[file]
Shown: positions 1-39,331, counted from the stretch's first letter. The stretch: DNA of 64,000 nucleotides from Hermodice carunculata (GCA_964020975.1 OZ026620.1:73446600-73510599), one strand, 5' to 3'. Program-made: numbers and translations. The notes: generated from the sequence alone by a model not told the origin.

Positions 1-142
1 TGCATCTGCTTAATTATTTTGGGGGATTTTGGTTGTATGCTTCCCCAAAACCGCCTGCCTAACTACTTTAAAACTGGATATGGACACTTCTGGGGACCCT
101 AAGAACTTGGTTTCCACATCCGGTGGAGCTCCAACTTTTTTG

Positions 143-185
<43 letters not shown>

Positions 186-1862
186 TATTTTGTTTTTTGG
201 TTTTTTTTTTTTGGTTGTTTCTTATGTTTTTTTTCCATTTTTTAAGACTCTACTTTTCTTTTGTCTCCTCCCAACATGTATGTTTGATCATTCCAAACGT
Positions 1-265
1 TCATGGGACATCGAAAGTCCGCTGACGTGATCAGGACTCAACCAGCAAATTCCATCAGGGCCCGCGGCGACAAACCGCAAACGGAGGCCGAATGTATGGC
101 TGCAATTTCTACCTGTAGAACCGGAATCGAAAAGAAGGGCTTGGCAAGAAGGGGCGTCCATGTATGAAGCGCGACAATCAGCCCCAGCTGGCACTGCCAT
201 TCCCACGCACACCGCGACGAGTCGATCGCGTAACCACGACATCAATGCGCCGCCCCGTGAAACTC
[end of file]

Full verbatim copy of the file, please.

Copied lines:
Shown: positions 1-39,331, counted from the stretch's first letter. The stretch: DNA of 64,000 nucleotides from Hermodice carunculata (GCA_964020975.1 OZ026620.1:73446600-73510599), one strand, 5' to 3'. Program-made: numbers and translations. The notes: generated from the sequence alone by a model not told the origin.

Positions 1-142
1 TGCATCTGCTTAATTATTTTGGGGGATTTTGGTTGTATGCTTCCCCAAAACCGCCTGCCTAACTACTTTAAAACTGGATATGGACACTTCTGGGGACCCT
101 AAGAACTTGGTTTCCACATCCGGTGGAGCTCCAACTTTTTTG

Positions 143-185
<43 letters not shown>

Positions 186-1862
186 TATTTTGTTTTTTGG
201 TTTTTTTTTTTTGGTTGTTTCTTATGTTTTTTTTCCATTTTTTAAGACTCTACTTTTCTTTTGTCTCCTCCCAACATGTATGTTTGATCATTCCAAACGT
Positions 1-265
1 TCATGGGACATCGAAAGTCCGCTGACGTGATCAGGACTCAACCAGCAAATTCCATCAGGGCCCGCGGCGACAAACCGCAAACGGAGGCCGAATGTATGGC
101 TGCAATTTCTACCTGTAGAACCGGAATCGAAAAGAAGGGCTTGGCAAGAAGGGGCGTCCATGTATGAAGCGCGACAATCAGCCCCAGCTGGCACTGCCAT
201 TCCCACGCACACCGCGACGAGTCGATCGCGTAACCACGACATCAATGCGCCGCCCCGTGAAACTC